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Vol 22 No 4 April/May 2017

Book of the Month

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Whistleblowing: Law and Practice

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Water on Tap: Rights and Regulation in the Transnational Governance of Urban Water Services

ISBN13: 9781107008946
Published: May 2011
Publisher: Cambridge University Press
Country of Publication: UK
Format: Hardback
Price: £67.00

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In the 1990s and mid 2000s, turbulent political and social protests surrounded the issue of private sector involvement in providing urban water services in both the developed and developing world. Water on Tap explores examples of such conflicts in six national settings (France, Bolivia, Chile, Argentina, South Africa and New Zealand), focusing on a central question: how were rights and regulation mobilised to address the demands of redistribution and recognition? Two modes of governance emerged: managed liberalisation and participatory democracy, often in hybrid forms that complicated simple oppositions between public and private, commodity and human right. The case studies examine the effects of transnational and domestic regulatory frameworks shaping the provision of urban water services, bilateral investment treaties and the contributions of non-state actors such as transnational corporations, civil society organisations and social movement activists. The conceptual framework developed can be applied to a wide range of transnational governance contexts.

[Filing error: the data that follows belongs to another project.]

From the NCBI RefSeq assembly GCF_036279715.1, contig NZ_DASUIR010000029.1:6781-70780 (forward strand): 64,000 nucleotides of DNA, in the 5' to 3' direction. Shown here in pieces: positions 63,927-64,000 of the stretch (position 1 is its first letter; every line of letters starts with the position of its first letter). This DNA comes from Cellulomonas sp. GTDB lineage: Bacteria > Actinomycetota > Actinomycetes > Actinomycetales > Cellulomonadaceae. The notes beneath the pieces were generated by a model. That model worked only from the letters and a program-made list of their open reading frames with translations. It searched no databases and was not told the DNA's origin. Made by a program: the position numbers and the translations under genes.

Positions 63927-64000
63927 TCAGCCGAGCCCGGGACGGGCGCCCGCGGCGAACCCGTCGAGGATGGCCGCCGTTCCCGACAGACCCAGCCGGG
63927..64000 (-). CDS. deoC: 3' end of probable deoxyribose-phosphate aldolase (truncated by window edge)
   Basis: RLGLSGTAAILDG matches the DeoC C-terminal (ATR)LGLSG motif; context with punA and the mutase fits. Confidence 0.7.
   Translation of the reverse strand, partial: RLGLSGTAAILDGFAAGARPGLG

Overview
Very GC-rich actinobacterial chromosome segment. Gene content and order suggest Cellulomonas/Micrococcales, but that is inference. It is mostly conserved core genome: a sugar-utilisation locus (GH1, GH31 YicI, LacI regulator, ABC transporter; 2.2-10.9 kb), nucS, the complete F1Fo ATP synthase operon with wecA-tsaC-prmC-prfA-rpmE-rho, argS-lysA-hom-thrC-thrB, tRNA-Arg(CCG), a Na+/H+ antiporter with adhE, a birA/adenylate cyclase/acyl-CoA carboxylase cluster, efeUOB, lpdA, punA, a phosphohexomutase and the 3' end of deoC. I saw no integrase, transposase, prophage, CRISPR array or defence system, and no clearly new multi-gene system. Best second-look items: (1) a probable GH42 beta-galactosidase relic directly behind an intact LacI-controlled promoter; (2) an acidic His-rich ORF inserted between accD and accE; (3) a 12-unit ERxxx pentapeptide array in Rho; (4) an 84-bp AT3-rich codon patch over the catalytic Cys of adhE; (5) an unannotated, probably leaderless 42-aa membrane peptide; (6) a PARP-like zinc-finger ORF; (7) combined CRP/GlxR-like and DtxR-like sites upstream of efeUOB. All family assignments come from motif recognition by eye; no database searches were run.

Human Rights and Civil Liberties
Introduction: the field of global water policy: struggles over redistribution and recognition
1. Rights, regulation and disputing: a conflict-centred approach to transnational governance
2. Managed liberalisation and the dual faces of French water services provision
3. 'Another world is possible': Bolivia and the emergence of a participatory public provision model for access to urban water services
4. Regulatory arbitrage and popcorn politics: contrasting disputing pathways in Argentina and Chile
5. Moonlight plumbers in comparative perspective: electoral vs constitutional politics of access to water in South Africa and New Zealand
6. Law's work: legality and identity in transnational spaces
Epilogue: closing words.